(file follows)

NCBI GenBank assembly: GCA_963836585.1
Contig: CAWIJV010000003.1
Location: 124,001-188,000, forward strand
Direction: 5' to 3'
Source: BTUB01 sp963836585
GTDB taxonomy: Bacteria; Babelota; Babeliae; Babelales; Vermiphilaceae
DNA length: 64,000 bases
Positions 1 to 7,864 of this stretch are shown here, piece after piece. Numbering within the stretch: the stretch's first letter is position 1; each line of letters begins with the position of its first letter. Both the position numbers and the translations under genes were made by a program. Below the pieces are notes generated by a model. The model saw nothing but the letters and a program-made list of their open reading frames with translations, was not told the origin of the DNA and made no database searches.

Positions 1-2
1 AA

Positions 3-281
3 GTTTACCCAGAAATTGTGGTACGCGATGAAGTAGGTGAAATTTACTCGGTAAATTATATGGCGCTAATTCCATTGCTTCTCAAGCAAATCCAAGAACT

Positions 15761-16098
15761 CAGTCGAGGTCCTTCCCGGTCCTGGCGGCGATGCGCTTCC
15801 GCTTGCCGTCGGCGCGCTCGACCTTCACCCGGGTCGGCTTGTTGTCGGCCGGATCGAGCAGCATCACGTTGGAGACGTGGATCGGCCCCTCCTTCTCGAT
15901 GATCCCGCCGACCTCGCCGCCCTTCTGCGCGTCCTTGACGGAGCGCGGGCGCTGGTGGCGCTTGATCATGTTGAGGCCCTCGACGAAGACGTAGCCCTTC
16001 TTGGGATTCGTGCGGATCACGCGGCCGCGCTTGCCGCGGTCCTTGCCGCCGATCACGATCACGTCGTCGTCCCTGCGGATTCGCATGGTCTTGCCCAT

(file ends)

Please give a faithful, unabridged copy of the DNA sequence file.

NCBI GenBank assembly: GCA_963836585.1
Contig: CAWIJV010000003.1
Location: 124,001-188,000, forward strand
Direction: 5' to 3'
Source: BTUB01 sp963836585
GTDB taxonomy: Bacteria; Babelota; Babeliae; Babelales; Vermiphilaceae
DNA length: 64,000 bases
Positions 1 to 7,864 of this stretch are shown here, piece after piece. Numbering within the stretch: the stretch's first letter is position 1; each line of letters begins with the position of its first letter. Both the position numbers and the translations under genes were made by a program. Below the pieces are notes generated by a model. The model saw nothing but the letters and a program-made list of their open reading frames with translations, was not told the origin of the DNA and made no database searches.

Positions 1-2
1 AA

Positions 3-281
3 GTTTACCCAGAAATTGTGGTACGCGATGAAGTAGGTGAAATTTACTCGGTAAATTATATGGCGCTAATTCCATTGCTTCTCAAGCAAATCCAAGAACT

Positions 15761-16098
15761 CAGTCGAGGTCCTTCCCGGTCCTGGCGGCGATGCGCTTCC
15801 GCTTGCCGTCGGCGCGCTCGACCTTCACCCGGGTCGGCTTGTTGTCGGCCGGATCGAGCAGCATCACGTTGGAGACGTGGATCGGCCCCTCCTTCTCGAT
15901 GATCCCGCCGACCTCGCCGCCCTTCTGCGCGTCCTTGACGGAGCGCGGGCGCTGGTGGCGCTTGATCATGTTGAGGCCCTCGACGAAGACGTAGCCCTTC
16001 TTGGGATTCGTGCGGATCACGCGGCCGCGCTTGCCGCGGTCCTTGCCGCCGATCACGATCACGTCGTCGTCCCTGCGGATTCGCATGGTCTTGCCCAT